The best place to begin is the Copyright Act’s definition of “public performance.” Section 101 of the Act gives a copyright holder a government condoned monopoly to “perform or display a work ‘publicly,'” which means to “transmit or otherwise communicate a performance or display of the work to the public, by means of any device or process, whether the members of the public capable of receiving the performance or display receive it in the same place or in separate places and at the same time or different times.”

In its decision denying the plaintiff’s motion for preliminary injunction, the District Court found that Aereo’s method of distribution is similar to Cablevision’s Remote Storage DVR (“RS-DVR”) device. In Cartoon Network LP, v. CSC Holdings, Inc., 546 F.3d 1212 (2d Cir. 2008) (“Cablevision“), the Second Circuit Court of Appeals held that the RS-DVR device did not publicly perform copyrighted works. As the reader may know, the RS-DVR device allows users to save their favorite programming for viewing at another time. If I am not home when Saturday Night Live is on, I can set my RS-DVR to record the program, in whole or in part, so that I can watch the program later on. And so the RS-DVR is similar to the Betamax recording device — which is like a VCR that allows you to record programs — that was upheld as a “fair use” of copyrighted materials in Sony Corp. of America v. Universal City Studios, Inc., 464 U.S. 417 (1984).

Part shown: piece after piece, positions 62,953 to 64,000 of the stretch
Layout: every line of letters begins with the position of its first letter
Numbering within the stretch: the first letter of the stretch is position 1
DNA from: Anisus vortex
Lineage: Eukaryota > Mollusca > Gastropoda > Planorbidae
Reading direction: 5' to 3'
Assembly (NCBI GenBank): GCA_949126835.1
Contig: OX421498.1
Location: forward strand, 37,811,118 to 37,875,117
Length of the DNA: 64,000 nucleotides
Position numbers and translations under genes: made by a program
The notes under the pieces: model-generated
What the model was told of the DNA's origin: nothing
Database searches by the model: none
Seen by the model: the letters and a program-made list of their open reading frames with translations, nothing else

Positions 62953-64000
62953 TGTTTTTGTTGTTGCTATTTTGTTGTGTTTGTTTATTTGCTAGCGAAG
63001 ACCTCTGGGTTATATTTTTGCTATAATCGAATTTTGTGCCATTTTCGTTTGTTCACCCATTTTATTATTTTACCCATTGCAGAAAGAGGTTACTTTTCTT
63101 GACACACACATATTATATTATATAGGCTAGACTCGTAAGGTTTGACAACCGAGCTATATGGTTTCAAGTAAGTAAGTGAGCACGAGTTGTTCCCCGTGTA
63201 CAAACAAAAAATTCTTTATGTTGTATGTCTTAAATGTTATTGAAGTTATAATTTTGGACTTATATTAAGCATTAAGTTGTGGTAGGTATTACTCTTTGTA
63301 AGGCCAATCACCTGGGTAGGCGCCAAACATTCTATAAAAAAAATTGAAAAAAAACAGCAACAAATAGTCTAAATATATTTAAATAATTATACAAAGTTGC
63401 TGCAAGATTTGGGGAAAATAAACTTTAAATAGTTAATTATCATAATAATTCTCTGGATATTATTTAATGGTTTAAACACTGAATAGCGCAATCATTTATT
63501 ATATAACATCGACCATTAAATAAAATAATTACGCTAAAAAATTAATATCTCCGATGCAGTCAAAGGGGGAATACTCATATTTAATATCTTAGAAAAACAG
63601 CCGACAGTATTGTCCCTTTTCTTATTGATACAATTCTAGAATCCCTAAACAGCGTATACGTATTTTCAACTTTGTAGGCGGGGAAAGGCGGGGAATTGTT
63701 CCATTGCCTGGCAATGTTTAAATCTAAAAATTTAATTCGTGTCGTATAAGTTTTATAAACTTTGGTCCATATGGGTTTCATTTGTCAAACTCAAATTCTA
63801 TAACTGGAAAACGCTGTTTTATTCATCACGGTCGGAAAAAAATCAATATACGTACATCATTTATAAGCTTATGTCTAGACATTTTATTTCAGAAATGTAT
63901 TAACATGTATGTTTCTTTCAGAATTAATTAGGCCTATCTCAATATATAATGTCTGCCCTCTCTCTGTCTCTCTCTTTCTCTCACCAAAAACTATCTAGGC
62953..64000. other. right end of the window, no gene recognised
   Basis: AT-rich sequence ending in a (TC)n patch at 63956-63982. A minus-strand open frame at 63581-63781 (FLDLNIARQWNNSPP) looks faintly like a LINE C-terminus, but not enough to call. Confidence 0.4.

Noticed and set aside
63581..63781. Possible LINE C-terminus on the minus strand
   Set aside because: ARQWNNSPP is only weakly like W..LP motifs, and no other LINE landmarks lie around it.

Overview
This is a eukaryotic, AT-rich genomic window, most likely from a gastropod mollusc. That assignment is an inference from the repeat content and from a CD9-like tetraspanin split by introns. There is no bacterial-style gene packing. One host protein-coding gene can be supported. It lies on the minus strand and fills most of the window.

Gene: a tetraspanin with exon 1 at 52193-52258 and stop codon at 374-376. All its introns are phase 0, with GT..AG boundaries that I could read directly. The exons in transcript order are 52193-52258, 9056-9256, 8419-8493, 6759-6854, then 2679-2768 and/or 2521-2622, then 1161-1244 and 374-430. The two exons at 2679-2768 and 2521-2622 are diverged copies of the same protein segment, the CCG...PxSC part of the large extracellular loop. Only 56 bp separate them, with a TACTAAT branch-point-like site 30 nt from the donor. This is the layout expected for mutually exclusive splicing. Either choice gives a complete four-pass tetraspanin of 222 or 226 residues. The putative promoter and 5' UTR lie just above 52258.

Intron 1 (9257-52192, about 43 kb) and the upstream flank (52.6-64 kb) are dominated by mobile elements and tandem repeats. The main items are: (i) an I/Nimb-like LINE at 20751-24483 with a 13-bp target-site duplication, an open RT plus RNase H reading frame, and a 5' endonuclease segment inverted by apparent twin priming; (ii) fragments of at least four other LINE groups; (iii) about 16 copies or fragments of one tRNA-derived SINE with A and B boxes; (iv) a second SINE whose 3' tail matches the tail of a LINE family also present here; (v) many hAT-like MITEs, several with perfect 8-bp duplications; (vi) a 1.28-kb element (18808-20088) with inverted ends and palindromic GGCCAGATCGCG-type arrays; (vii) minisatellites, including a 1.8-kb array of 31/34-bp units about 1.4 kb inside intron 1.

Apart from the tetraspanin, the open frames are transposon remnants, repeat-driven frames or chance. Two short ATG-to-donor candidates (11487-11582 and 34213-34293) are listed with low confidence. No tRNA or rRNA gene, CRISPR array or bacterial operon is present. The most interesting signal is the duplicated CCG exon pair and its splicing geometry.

But unlike the RS-DVR in Cablevision or the Betamax in Sony Corp., Aereo’s system not only allows the user the option of recording a program on its system for later viewing. It also permits the viewer to watch Saturday Night Live contemporaneously with its distribution from NBC. Because Aereo’s system doesn’t only permit their viewers to time shift their viewing of Saturday Night Live, but acts as a substitute for viewing the program live on NBC, its method of distribution looks, talks, and acts like a public performance.